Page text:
“Fine.” Or he was if he didn’t think about how he couldn’t feel any of his limbs. “You didn’t need to come after me. I was going to jump.”
“Didn’t look like it.”
There was a jerk on the rope, then it started moving, pulling him toward the lifeboat. The man gripped the rope right before it attached to the ring and half swam, half let himself be pulled toward the boat.
Who was this man? Even with snow driving into the water and wind stinging Thomas’s eyes, the swimmer looked vaguely familiar. They crested the swell of a wave, then dropped into a trough, but the man didn’t lose his grip on the rope for even a second.
Wasn’t he cold? So numb he couldn’t move? Shouldn’t his lips be turning blue and his teeth chattering? “You’re crazy,” Thomas muttered.
Somehow the man heard him over the roar of the storm. “Saving lives isn’t crazy.”
Well, no. But risking his own life like this surely was.
They reached the boat, which was larger up close than it had looked from the ship, and the man let go of the rope and reached up, where he was pulled into the boat by the men huddled inside.
Then several sets of arms reached down to haul Thomas up. Pain tore through his shoulder, blinding and lightning hot despite the cold. A cry wrenched from him, only to be swallowed by the roar of the storm and the thud of his body landing on the bottom of the boat.
“Get that ring off, then sit.” The man who’d rescued him gestured to the bench near where he stood. He’d already pulled on a woolen coat and settled a wide-brimmed hat atop his head. “You’ve some blankets there to wrap up in. It shouldn’t take long to get to town.”
“Places, men.” The man’s booming voice echoed louder than the wind, then he sat and took up his oar. A moment later the boat surged forward.
It provided Thomas the first chance to look at the man without water splashing into his face.
“You’re one of the Cummings boys.” He attempted to wriggle out of the ring around his chest, then gasped at the fresh pain in his shoulder. He could only imagine what Dr. Torrell would say if he’d seen the way his shoulder had wrenched a few moments ago. “Isaac, is it?
His rescuer laughed, bitterness edging into his voice. “Not Isaac. Definitely not Isaac.”
What was funny about his question? Surely he wasn’t the first man to mix up two brothers’ names. “Elijah then.”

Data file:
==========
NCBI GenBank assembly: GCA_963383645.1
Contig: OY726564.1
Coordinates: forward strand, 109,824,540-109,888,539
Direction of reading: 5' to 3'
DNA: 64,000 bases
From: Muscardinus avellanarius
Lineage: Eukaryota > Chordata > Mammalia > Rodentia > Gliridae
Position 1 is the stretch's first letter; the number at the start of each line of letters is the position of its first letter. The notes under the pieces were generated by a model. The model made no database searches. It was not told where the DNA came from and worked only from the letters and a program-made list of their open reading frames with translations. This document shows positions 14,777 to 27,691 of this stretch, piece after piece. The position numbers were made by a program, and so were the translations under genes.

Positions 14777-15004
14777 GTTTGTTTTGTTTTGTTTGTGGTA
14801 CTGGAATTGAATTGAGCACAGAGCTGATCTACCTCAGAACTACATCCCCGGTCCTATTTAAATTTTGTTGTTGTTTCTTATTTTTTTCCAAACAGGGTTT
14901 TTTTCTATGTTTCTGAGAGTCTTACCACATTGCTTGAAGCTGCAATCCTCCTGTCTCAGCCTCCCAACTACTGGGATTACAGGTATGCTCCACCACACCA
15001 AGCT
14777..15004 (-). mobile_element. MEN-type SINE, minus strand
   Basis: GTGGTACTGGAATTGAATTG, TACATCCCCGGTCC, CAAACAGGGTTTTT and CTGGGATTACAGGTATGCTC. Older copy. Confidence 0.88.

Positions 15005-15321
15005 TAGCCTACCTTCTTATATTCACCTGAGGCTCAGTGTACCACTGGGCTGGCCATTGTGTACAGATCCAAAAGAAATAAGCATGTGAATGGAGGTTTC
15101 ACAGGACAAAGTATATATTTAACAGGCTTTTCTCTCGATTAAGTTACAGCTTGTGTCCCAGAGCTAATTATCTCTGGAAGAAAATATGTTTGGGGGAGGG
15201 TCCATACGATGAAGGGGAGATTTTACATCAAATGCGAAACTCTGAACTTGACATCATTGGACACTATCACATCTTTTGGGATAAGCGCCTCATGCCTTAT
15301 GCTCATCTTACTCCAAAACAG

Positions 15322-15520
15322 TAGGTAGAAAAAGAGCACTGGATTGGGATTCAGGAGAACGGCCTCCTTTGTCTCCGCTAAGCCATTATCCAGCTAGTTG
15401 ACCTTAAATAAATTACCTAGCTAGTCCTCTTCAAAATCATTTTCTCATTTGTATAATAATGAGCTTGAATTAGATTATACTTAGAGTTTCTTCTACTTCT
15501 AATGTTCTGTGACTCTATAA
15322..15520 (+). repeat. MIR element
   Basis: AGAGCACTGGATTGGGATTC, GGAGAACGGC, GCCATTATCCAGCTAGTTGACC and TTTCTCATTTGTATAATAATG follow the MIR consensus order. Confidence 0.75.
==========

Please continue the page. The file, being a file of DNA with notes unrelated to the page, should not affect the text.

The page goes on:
“That’d be me.” He plunged his oar into the water, grim determination etched onto his jaw. The boat rose on a crest of wave and then dropped into a trough.
Finally wriggling out of the life ring, Thomas set it in the hull by his feet and scooted closer to Elijah. “You might be able to help me.”
Elijah stopped rowing and looked at Thomas. “Do I know…? Wait, you’re Dowrick. Thomas Dowrick.”
He offered the man who’d been half boy when he’d left town a wry smile. “Five years older and a little worse for wear, but yes, I’m Thomas Dowrick, and I’m here to look for my wife and daughters. They’ve gone missing, and this is the last place I saw them.” He reached out and clutched Elijah’s sleeve with his stiff, cold fingers. “Do you know anything about where she might have gone?”
“Missing? You mean Jessalyn Dowrick?”
Just hearing her name caused a pang to resonate through his heart. “She was supposed to go back to her family when I headed West, but she never arrived in Chicago.”
“And you just now realized she was missing from Chicago?” The harsh look on his rescuer’s face told him exactly what kind of man Elijah thought would abandon his family for half a decade.
Except he hadn’t known they were abandoned. Didn’t that count for something?
Guilt welled in his chest once more. But rather than look away from Elijah’s stormy gray eyes, he held the other man’s gaze. Because he needed help. Because he’d been wrong to leave Jessalyn and his girls in the first place, and if he had any hope of restoring their relationship after he found them—if he found them—then he needed to admit his failures. “I just learned she never arrived in Chicago, if that’s what you mean.”
Elijah turned his gaze back to the churning sea and took up rowing, his oar plunging into the water in perfect time with the other rowers. “I don’t know what arrangements you and your wife made when you left, but she’s still in Eagle Harbor.”
Thomas sucked in a breath of sharp, crisp air. She was here? In town? “Will you take me?”
“Have to stop by the doc’s first. It’s my rule for everyone who rides in my lifeboat, but yes, after that I’ll take you.”
Thomas tilted his head up to the gray sky and pelting snow, while a warmth he couldn’t explain spread through him. His Heavenly Father had seen fit to answer his prayer before his feet had even landed on solid ground.
Thank you, God. He was finally going to see his wife…
After five years of hearing nothing from her. The cold crept back in.
He knew why she’d refused to come west with him initially, but why had she been hiding from him for five years? And what would she say when she realized he found her?